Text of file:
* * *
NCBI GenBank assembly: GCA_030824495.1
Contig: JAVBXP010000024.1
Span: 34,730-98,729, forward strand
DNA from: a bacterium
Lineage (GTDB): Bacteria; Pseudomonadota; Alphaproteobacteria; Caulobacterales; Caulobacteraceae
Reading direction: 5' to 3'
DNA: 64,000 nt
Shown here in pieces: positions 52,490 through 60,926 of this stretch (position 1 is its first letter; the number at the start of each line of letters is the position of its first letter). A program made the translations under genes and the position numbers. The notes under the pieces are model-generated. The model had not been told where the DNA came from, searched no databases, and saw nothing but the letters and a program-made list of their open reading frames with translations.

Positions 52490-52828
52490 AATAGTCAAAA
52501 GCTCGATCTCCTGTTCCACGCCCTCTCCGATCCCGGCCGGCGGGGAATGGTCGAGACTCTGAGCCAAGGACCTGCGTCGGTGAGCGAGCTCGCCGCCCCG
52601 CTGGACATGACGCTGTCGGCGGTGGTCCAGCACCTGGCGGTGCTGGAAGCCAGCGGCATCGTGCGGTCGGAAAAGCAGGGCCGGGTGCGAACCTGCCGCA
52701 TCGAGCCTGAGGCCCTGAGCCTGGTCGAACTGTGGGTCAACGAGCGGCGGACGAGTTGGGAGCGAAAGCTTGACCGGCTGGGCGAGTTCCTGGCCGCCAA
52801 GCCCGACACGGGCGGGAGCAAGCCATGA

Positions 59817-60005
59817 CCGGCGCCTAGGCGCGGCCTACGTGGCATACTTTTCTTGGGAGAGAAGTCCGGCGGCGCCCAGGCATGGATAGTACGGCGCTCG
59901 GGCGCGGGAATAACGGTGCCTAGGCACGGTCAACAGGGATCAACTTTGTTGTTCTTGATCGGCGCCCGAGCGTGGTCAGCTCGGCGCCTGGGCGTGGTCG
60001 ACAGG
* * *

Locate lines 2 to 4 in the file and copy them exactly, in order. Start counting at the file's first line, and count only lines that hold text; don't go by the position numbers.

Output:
Contig: JAVBXP010000024.1
Span: 34,730-98,729, forward strand
DNA from: a bacterium